I’ve had my fill of chai tea.
I’ve had my fill of reading.
I’ve had my fill of muesli, baked apples and avocado toast.
I’ve had my fill of looking out my front window and seeing my neighbor’s front porch.
I’ve even had my fill of The West Wing.
This morning I could not sit for one more minute on my couch. I thought of hiking trails, but I was sort of sick of that, too. All I could think about was Christmas lights, holiday shopping and the Hotel Monaco. Chicago…. Chicago… CHICAGO began to beat in my brain. Mmmmmm… International Foods… Thai food from the Star of Siam sounded good. A cappuccino from Eataly had me salivating. And then I became obsessed with cannoli and an Eggplant Parmigiana sub from Damato’s Bakery. But, wait! A day trip was certainly doable.
I put on something besides sweatpants, grabbed Ashok, and we headed across the lake. On the way I listened to the audiobook, The Great Influenza. I’m at the point in the book where the pandemic has started, and, by the way, they think it started in Haskell County, Kansas not Spain. I guess the Kansas Flu just didn’t catch on. Pun intended. And it seems we were as woefully unprepared that time as we are now.
I arrived at Damato’s with my list in mind. I would order an Eggplant Parmigiana sub, get a cannoli to go, and pick up something prepared for dinner – either pizza or lasagna or something. They are cash only. Luckily, they have an ATM right outside for anybody that is unprepared, and I always am. The place is pretty small and everybody was moving around trying to keep ourselves 6 feet apart in the small area between pastry counters. We managed, but I remember the last time I was there. I sat at the counter to eat my sandwich, and I was practically sitting in the laps of a couple from Seattle. It definitely would be too close for comfort today. I ended up getting a slice of lasagna and a slice of eggplant parmigiana for dinner this week. I can’t wait.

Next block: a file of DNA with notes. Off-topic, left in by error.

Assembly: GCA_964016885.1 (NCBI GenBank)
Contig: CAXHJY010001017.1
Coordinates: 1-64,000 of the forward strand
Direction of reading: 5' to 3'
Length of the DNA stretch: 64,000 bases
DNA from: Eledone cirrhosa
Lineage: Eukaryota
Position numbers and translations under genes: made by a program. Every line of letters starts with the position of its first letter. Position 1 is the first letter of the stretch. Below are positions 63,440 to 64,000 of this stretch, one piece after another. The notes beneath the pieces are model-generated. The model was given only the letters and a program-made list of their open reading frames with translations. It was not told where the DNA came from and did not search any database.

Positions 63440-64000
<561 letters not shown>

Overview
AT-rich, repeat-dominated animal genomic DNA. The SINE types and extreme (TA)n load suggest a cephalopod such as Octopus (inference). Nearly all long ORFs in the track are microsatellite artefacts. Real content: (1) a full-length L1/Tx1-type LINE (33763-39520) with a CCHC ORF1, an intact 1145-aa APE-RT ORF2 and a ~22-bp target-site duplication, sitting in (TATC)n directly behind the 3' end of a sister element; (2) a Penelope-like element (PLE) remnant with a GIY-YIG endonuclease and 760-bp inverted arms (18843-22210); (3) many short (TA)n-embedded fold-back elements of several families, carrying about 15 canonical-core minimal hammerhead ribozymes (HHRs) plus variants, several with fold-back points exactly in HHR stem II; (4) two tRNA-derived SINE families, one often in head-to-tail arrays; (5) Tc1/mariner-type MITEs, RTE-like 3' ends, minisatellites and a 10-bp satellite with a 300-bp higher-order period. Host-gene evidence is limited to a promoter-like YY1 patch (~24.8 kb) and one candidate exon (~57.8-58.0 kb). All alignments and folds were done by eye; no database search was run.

I decided to drive downtown just to see what it looked like. Ashok was so excited, and I knew she’d never forgive me if we didn’t walk around. I walked past the House of Blues, stopped on the bridge over the Chicago River and then walked to the Hotel Monaco. None of the bellmen were outside, so I walked in and said hi to the manager at the front desk. I asked about Connor and Mrs. Gwen, and he said none of the regulars were working anymore. They only had about 40-50 guests at a time, and it was just the managers now. There was no tree in the lobby, nor any treats for my girl.
We walked down Michigan Avenue, and it seemed really somber. Michigan Avenue would be typically jamming two weekends before Christmas. There was no skating rink nor Christmas tree in Millennium Park. A few people milled about, but I’ve never seen Michigan Avenue so quiet except in the wee hours of the morning. Stores were open but almost completely devoid of patrons, some of the windows were boarded up and empty buildings had signs up “for lease”. The city put up some decorations, but it was definitely not the holiday Chicago I’ve come to know and love.
The city’s heartbeat beat less vibrantly. Sadness was palpable. I felt like I was visiting an old friend who is wounded but not yet down for the count. The Chicago Tribune building, Marina Towers, and the Wrigley Building were still magnificent. The Chicago River continues to weave the city together like a beautiful ribbon. Tents and heaters for outdoor diners lined the streets in a defiant fist to the pandemic. JoJo’s ShakeBar featured a Winter Wonderland theme that made me smile and wish I drank. The bones of the city are waiting for the healing to begin. Chicago is still alive. It was good to see you, old friend.